We at Whiteley Research are impressed with the careful thought that went into and the completeness of the OASIS draft specification. However, since the OASIS format is still in draft form, there are a few aspects of the format that we would like to comment on, and in a perfect world, change. Priorities: 1 (most important) to 5 (least important).

  1. Priority 1
    It should always be possible to read an OASIS file in one pass. This simplifies the design of the reader, and reduces the time to process a file. In its present form, an OASIS reader would be required in general to read the file twice. This is due to the lack of a requirement that <name> records appear before references. Although it can be guaranteed that <name> records are parsed before references through use of strict mode offset-table entries, in other cases a reader must take two passes through the file: first to read all of the <name> records and set up internal tables, second to read the data.

    Adding the following two conditions to the OASIS specification would eliminate any need for two-pass reading, simplifying the reader and reducing the time to process the file, while adding little or no complexity to the OASIS generator. Files produced by Xic always follow these conditions.

    • <name> records that are not included in offset tables must appear ahead of the first reference involving that record in the OASIS file. This ensures that if the records are read sequentially, the references can be satisfied. The offset table is read while parsing the START record (even if it is located in the END record) so records in tables are assured of being read before the references.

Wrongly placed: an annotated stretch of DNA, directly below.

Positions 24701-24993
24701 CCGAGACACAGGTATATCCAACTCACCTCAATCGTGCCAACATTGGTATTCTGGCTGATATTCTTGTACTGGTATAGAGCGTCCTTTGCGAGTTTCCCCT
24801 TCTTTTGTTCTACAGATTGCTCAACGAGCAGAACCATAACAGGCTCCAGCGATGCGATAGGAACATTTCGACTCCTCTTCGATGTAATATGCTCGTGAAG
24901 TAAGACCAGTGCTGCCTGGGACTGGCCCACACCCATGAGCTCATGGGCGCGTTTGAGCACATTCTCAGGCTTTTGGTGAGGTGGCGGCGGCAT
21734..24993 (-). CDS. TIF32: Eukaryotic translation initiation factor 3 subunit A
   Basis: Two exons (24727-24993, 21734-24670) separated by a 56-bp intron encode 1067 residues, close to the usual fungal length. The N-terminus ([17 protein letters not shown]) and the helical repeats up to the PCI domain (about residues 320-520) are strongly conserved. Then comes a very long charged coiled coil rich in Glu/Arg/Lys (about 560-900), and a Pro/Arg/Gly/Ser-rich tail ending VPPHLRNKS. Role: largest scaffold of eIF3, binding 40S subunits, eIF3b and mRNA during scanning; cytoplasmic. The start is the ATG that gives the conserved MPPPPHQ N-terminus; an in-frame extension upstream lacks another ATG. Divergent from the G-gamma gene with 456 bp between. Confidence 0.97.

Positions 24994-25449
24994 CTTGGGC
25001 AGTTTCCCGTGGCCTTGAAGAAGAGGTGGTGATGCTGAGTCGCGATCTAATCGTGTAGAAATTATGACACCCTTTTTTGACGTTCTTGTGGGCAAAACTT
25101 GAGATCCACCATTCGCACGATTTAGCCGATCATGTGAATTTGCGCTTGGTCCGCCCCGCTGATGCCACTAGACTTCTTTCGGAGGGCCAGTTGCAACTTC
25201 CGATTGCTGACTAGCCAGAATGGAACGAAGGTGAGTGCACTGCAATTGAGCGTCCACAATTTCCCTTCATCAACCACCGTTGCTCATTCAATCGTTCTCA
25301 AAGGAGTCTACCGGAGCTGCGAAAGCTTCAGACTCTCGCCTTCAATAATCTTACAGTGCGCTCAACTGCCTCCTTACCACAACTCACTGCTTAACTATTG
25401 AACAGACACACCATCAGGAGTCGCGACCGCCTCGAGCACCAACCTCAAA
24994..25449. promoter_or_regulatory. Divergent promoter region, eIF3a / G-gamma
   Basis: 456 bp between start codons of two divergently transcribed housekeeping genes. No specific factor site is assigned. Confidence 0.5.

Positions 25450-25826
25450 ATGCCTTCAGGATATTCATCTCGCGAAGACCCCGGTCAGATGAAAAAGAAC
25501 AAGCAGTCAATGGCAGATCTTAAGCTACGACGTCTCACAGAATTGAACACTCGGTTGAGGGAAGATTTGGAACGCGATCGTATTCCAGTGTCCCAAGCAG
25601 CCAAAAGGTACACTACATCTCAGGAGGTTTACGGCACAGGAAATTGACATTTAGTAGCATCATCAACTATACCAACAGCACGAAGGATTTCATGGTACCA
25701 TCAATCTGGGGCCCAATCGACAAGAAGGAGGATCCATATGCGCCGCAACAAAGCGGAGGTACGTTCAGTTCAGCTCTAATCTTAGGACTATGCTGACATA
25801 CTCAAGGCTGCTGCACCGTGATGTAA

• If an offset table exists for a given record type and is not in strict mode, then the table must appear ahead of any other records of that type. In this case, the reference number is the count, in sequence of appearance, of that record type. Unless we look through the entire file, we don't know the reference number of the first record in the table, unless this restriction is accepted.

  2. Priority 3
    It is generally useful for a design database file to have some kind of identification tag, which makes the file traceable to a particular generating source. This would be particularly useful for a new format of some complexity such as OASIS. As a vendor, when a customer complains about problems reading a particular file, it is often useful to know the origin of that file. To this end, it is recommended that a field for an arbitrary a-string be added to the START record. This might be called the "info string", and could be anything, including null. A tool would typically add something like
    "XYZ, Inc. FileWriter-1.5 12/15/2003 14:23"
  3. Priority 5
    It would be useful if one could specify a "rounded" end style as part of the end specification in a PATH record. This would enable direct translation to and from GDSII paths, without loss of the GDSII PATHTYPE=1 attribute. Xic uses "rounded" end paths as one means for generating physical text characters from the internal vector font.

  4. Priority 5
    It would be useful to add presentation attributes to the TEXT records. In Xic, these specify labels that appear on-screen in the layout. In systems where TEXT records are not displayed, such information would not be needed, so the presentation record would be optional. The presentation record could consist of an unsigned width, followed by a byte whose bits represent various rotations and justifications. For Example:
    bits 0-2 rotations in 45-degree increments
    bit 3 mirror
    bits 4-5 left, center, right justification
    bits 6-7 bottom, center, top justification